Uefa president Aleksander Ceferin pointedly appealed to “the unity of the European football family” in helping the game “bounce back” to “navigate through its darkest times”, in his introduction to the body’s annual benchmarking report, which happened to be published on the same day as the European Super League was relaunched. The Slovenian official did not refer to the controversial project by name but did refer to “recovering from unprecedented threats”.
The report inevitably notes how the Premier League’s financial strength is at an “unprecedented” high, with England the only “big five” country that outpaced its 2019 transfer activity, and that is distorting “a previously converging market”.
Ceferin otherwise praised the “robustness and resilience” of the game, primarily in how supporters “were on the frontlines of defending proper football and European values” are now “filling the stadiums again” and “creating a magnificent atmosphere” while offering “a much-needed boost in revenues”.
The report noted how a “steady recovery from the severe impact of the pandemic” is reflected in record revenues reported in early-reporting clubs for the 2022 financial year, and how they are 4/1% above the same levels for 2019, despite the lingering pandemic effects. It did warn that wages have also risen 16%, as Uefa’s Director of Financial Sustainability and Research, Andrea Traverso, wrote that many of the figures paint a “concerning picture” that “should act as a call for more financial discipline” even amid “encouraging signs”.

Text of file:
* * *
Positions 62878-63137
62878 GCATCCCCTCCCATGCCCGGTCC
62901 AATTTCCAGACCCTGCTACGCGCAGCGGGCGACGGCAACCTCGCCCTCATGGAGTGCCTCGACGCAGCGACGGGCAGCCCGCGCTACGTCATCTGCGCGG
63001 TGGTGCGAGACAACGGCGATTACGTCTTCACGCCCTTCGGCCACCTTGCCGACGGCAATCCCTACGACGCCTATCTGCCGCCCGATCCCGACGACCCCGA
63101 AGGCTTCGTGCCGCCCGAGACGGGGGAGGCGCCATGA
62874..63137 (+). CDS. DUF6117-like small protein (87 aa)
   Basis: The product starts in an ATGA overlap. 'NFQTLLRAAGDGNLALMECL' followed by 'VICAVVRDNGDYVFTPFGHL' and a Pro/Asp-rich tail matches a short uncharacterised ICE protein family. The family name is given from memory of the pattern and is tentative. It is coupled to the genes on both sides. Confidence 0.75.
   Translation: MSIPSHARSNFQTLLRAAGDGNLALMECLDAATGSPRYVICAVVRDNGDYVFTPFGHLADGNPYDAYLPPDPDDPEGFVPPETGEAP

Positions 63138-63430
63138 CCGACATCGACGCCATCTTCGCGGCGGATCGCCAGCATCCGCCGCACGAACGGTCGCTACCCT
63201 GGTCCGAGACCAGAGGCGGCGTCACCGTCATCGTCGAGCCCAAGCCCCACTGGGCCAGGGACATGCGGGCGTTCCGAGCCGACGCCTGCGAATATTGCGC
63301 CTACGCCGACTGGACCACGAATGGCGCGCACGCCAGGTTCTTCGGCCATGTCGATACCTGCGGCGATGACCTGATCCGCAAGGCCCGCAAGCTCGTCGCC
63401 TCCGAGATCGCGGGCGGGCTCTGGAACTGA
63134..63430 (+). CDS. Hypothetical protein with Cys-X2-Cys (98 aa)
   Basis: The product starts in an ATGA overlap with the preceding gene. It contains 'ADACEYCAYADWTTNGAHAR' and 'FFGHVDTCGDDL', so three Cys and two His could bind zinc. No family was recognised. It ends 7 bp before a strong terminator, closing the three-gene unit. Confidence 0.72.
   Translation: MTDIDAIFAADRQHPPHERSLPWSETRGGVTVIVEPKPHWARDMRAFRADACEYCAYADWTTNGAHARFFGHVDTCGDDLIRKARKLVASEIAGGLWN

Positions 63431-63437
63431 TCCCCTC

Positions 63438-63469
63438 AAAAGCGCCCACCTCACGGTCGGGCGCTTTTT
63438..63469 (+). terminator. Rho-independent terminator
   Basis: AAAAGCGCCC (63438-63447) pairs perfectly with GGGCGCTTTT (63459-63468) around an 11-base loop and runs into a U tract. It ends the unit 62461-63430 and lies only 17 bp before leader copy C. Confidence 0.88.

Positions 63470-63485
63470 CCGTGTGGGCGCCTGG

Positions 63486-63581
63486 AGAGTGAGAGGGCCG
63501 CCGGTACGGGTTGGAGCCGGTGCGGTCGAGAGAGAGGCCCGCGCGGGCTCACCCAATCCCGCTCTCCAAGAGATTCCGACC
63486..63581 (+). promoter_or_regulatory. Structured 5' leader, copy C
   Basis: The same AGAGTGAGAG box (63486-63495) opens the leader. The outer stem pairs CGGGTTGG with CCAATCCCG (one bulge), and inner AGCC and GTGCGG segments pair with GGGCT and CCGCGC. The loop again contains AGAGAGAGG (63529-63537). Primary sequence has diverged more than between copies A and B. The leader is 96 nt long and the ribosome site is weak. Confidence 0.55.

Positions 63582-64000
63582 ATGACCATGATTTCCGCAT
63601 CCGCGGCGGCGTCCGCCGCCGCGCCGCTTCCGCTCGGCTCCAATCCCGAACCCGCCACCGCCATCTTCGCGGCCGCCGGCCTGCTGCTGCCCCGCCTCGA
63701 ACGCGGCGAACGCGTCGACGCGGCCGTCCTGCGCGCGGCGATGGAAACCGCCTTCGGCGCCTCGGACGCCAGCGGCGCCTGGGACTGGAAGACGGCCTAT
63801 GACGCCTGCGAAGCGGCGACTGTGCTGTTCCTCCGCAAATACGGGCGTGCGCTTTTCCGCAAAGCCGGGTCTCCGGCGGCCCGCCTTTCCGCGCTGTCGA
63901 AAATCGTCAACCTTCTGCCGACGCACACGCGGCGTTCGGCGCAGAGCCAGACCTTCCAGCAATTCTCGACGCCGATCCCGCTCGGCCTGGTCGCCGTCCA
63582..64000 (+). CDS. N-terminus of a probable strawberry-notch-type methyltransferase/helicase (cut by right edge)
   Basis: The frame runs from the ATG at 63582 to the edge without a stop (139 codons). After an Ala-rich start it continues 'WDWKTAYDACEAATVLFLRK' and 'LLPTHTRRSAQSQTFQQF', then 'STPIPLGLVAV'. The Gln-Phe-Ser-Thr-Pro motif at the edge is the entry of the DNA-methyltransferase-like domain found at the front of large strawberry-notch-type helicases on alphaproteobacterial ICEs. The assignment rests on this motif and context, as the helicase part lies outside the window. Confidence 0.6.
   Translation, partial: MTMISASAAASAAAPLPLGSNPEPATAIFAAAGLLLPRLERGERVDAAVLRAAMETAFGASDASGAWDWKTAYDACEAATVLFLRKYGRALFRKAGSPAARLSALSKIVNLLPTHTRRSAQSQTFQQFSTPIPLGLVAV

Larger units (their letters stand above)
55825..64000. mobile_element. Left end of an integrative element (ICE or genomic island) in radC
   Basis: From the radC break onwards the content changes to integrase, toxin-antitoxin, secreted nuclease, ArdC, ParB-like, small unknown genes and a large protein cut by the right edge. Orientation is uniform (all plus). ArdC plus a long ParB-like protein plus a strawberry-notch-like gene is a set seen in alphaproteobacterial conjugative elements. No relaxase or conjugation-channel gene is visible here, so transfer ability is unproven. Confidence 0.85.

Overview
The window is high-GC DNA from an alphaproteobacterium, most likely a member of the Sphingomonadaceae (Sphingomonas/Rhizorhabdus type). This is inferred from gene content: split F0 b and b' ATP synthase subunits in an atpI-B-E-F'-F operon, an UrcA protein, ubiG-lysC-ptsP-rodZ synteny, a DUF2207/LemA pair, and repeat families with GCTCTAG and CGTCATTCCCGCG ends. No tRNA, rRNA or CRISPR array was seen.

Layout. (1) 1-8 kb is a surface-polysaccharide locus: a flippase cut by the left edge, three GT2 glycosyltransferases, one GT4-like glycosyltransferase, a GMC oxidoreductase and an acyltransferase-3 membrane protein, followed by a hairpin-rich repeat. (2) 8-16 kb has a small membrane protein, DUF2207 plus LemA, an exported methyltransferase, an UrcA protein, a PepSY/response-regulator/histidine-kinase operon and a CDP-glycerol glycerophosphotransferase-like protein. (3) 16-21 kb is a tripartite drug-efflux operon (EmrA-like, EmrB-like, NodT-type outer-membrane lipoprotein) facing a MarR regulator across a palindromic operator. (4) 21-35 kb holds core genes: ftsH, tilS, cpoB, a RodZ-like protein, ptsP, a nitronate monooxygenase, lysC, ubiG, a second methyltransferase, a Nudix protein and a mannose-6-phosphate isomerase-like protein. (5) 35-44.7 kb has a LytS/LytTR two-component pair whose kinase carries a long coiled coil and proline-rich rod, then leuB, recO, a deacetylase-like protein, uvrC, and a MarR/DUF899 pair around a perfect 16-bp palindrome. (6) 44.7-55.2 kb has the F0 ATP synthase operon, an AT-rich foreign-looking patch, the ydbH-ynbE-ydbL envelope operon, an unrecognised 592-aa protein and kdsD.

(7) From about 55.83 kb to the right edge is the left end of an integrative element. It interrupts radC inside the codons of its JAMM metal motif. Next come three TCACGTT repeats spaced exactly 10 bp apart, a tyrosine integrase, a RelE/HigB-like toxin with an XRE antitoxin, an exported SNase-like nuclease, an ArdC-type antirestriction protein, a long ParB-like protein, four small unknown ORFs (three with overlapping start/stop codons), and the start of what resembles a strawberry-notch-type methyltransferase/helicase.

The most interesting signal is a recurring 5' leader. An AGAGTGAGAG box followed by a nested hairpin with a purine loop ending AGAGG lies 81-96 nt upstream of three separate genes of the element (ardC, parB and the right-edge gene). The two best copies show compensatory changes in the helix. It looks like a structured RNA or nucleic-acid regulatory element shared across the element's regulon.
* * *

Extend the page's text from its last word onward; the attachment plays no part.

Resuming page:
“While overall revenues have bounced back to pre-pandemic levels,” the official says, “cost management has been lacking rigour.”
Traverso points to how bank debt has grown by 51% while adding: “It is no surprise then, that investment funds and private equity investors have become very active in the football industry, confirming the current financial distress suffered by a sector that analysts consider highly undervalued”.
Ceferin meanwhile praised the increasing popularity of the women’s game, “as indicated by the enormous success of Euro 2022”.
“I want to start with the fans, who proved once more to be the true essence of our beautiful game,” Ceferin says. “First, they were on the frontlines of defending proper football and European values.
“Now, they are filling the stadiums again, creating a magnificent atmosphere that was missing in the last two years. At the same time, they offered unconditional support for their players on the pitch and a much-needed boost in revenues from home matches for their clubs.
“As football navigates through its darkest times,” Ceferin goes on, “we must remember the lessons we learned during this period. And the one that I keep underlining is the unity of the European football family. We can overcome any threat or challenge by working together and remaining faithful to our beautiful sport.”